The nation’s 10-largest airlines reported profit margins of a combined 2.1 percent in the first six months of 2012, according to data released Thursday by Airlines 4 America, an industry group.
Combined, the carriers earned $1.6 billion in profit, an increase of $400 million from the same period in 2012, the groups’ records show. The industry profit margin in the first half of 2012 was 1.6 percent, according to industry statistics.
Making money is better than losing it, of course. But the data just shows exactly how thin profits are in this industry — in which fixed costs, like airplanes, fuel and labor — are enormously high. We’re talking 2 cents on the dollar here.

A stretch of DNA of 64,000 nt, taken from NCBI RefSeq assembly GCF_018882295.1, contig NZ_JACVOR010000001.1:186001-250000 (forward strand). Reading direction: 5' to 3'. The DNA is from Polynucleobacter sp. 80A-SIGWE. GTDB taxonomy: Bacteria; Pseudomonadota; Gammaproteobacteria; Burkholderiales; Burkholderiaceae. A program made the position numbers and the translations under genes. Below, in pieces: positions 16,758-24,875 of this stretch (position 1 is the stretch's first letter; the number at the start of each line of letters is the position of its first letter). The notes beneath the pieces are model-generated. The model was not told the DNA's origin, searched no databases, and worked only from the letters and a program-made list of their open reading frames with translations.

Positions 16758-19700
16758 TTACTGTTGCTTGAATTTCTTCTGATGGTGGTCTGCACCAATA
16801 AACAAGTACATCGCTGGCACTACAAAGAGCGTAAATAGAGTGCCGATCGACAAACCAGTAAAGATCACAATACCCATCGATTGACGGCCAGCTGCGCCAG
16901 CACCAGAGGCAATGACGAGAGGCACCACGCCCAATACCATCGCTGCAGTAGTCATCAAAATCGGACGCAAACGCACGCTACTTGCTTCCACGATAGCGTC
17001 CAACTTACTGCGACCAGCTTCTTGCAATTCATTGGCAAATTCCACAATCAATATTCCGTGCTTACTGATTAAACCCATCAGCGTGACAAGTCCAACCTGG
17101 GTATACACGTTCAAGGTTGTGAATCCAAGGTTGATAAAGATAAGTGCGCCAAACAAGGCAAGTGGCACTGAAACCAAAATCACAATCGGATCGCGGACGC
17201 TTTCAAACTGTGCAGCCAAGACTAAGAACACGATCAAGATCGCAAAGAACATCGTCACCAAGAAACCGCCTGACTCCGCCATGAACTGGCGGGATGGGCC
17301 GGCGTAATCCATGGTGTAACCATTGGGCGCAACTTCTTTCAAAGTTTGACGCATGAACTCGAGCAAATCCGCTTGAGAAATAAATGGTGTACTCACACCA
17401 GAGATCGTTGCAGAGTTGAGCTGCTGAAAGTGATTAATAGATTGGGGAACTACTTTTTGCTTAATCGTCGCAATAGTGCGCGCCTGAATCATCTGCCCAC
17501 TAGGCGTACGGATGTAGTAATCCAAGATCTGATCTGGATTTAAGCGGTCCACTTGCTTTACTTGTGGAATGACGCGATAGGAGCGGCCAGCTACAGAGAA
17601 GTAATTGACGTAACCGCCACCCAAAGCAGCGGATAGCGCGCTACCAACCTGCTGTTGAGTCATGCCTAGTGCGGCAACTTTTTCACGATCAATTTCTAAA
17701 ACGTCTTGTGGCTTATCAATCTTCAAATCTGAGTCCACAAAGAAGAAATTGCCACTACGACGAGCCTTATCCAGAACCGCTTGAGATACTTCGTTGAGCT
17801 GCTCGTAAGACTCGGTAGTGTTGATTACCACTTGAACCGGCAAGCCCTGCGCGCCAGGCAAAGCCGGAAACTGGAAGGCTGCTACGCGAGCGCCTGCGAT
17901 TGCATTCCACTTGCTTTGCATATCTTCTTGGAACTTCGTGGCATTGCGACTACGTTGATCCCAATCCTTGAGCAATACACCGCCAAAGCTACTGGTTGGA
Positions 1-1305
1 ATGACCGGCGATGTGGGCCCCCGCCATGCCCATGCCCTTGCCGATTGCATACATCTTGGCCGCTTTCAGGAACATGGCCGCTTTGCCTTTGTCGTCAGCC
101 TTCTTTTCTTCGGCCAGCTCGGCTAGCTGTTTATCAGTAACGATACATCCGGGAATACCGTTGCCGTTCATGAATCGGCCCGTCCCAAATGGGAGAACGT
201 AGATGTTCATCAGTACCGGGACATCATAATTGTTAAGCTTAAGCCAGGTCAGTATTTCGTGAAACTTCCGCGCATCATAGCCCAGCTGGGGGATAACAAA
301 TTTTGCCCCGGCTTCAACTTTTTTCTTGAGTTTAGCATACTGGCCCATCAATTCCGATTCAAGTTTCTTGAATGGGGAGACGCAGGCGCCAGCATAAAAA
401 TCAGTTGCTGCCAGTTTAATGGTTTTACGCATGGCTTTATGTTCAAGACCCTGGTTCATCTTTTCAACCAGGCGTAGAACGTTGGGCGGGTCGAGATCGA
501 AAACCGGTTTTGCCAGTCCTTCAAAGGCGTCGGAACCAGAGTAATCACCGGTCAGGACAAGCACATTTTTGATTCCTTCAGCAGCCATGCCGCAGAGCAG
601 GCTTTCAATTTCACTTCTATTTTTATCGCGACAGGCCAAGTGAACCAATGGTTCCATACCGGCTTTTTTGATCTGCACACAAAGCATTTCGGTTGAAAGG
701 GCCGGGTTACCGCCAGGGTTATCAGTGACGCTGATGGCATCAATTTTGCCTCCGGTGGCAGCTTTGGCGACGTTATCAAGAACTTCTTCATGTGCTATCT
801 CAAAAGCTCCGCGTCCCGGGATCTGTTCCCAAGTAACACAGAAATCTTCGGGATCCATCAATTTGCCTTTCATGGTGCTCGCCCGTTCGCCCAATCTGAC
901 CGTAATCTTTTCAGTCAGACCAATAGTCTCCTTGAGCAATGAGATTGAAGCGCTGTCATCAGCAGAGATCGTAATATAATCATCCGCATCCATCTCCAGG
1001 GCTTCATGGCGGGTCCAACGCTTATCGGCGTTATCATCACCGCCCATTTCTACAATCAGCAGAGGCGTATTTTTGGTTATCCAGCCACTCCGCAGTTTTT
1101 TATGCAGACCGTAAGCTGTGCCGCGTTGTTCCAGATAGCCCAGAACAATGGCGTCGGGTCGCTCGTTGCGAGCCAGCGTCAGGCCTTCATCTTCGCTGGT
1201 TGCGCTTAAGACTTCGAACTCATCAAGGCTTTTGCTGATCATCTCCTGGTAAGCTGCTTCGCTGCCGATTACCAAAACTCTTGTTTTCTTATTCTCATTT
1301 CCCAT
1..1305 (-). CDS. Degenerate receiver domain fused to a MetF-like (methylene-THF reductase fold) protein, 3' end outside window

In a release, Airlines 4 America economist John Heimlich tried to put the profit margin in context. He said that if jet fuel had risen by 20 cents per gallon during the first six months of the year, all airline profits would have been completely wiped out.
The nation’s top 10 airlines (not in order) are: Alaska, Allegiant, American, Delta, Hawaiian, JetBlue, Southwest, Spirit, United and US Airways.